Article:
If you needed proof that there’s no escape from Saigon…
I’ll be returning to the States next week, with a stopover in New York at the beginning of November. Serendipitously, Tiffany Chung, a Saigon-based artist and co-founder of artist-operated space San Art, will be opening her new solo show, Scratching the Walls of Memory, at Tyler Rollins Fine Art in Chelsea (529 W 20th St.) on November 4 from 6 to 8:30 pm. It will be a two-week reunion of sorts, as another San Art founder, Dinh Q. Le, and a few other folks from the Saigon scene will be in the Big Apple. This will be a great opportunity to speak to some of the people on the forefront of developing contemporary arts infrastructure in Ho Chi Minh City.
For a bit of background, check out my cover story on the contemporary arts in Saigon (issue 25) and my Q&A with Dinh Q. Le (issue 27) in the AsiaLIFE archives. The Q&A is also available for faster viewing at San Art’s press section.
More information on the show from Tyler Rollins Fine Art:
For her second solo exhibition at Tyler Rollins Fine Art, taking place in November and December 2010, Tiffany Chung will present a new series of works inspired by maps of urban regions, featuring embroidery and appliqué works on canvas in addition to a number of drawings on paper. Chung has been fascinated with maps for many years, not only for their graphic possibilities but also for what they say about both our relation to the past and our visions of the future.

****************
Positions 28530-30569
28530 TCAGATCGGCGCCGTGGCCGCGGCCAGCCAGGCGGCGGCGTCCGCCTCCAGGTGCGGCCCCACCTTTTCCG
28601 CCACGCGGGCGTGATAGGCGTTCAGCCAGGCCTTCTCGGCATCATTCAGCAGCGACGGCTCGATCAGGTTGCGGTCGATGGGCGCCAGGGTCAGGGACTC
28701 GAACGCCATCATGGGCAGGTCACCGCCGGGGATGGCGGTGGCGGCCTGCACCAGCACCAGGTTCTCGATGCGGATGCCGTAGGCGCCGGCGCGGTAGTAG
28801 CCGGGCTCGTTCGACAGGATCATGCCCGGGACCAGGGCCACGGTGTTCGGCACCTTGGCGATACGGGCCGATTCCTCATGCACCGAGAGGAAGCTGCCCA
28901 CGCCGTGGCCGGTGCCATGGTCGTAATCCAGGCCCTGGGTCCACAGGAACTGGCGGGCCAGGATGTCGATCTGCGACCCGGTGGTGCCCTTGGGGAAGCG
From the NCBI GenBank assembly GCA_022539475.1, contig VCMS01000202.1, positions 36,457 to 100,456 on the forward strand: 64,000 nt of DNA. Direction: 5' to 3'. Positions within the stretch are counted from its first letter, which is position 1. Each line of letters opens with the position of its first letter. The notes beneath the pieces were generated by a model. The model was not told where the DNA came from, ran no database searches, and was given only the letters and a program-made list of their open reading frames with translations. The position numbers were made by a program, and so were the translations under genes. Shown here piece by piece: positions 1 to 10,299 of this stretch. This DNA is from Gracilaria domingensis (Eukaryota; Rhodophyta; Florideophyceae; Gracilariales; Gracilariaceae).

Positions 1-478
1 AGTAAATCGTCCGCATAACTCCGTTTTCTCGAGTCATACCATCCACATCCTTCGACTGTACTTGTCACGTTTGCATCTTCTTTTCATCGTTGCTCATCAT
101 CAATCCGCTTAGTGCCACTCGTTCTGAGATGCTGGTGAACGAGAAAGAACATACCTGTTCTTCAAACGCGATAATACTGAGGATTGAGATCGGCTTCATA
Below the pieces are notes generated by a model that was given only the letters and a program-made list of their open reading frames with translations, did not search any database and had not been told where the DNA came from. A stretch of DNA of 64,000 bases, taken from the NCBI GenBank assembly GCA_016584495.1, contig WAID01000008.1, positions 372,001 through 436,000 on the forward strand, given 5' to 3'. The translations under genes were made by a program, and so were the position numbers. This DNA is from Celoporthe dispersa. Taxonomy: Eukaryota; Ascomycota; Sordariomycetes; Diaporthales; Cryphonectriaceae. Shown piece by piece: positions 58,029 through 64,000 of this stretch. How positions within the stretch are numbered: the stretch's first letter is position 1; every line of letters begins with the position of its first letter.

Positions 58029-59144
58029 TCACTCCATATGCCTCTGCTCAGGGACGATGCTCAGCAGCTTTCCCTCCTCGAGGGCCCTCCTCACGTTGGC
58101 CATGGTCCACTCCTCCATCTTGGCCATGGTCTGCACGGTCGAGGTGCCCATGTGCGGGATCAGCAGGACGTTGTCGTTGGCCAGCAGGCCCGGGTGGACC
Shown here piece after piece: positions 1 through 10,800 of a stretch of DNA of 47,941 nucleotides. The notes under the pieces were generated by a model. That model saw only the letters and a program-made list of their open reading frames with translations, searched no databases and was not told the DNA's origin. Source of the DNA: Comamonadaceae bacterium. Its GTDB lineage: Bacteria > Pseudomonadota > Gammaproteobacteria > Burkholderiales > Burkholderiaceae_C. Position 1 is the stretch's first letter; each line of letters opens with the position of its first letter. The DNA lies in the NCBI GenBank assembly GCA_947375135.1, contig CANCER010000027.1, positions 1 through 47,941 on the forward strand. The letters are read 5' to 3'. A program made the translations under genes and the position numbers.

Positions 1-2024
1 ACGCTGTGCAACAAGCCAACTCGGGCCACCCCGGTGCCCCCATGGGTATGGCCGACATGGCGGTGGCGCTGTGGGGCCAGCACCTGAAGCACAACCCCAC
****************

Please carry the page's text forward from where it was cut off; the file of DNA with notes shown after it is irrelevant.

Her exhibition, entitled scratching the walls of memory, explores the topographic after-images of some of the past century’s most traumatic conflicts and includes maps of the Berlin Wall, the Korean DMZ, and the atomic bomb blast zones in Hiroshima and Nagasaki. The exhibition marks a turning point in her work, as it is the first time she interweaves important historical events with personal and family history.
Chung is considered to be Vietnam’s most prominent female contemporary artist. She is noted for her sculptures, videos, photographs, and performance work that use an exuberantly pop aesthetic to conjure hyperreal visions of contemporary Vietnam, which function as candy-colored counterparts to the more typical “traumatized” representations of Vietnam’s recent history…
Continue reading at Tyler Rollins Fine Art.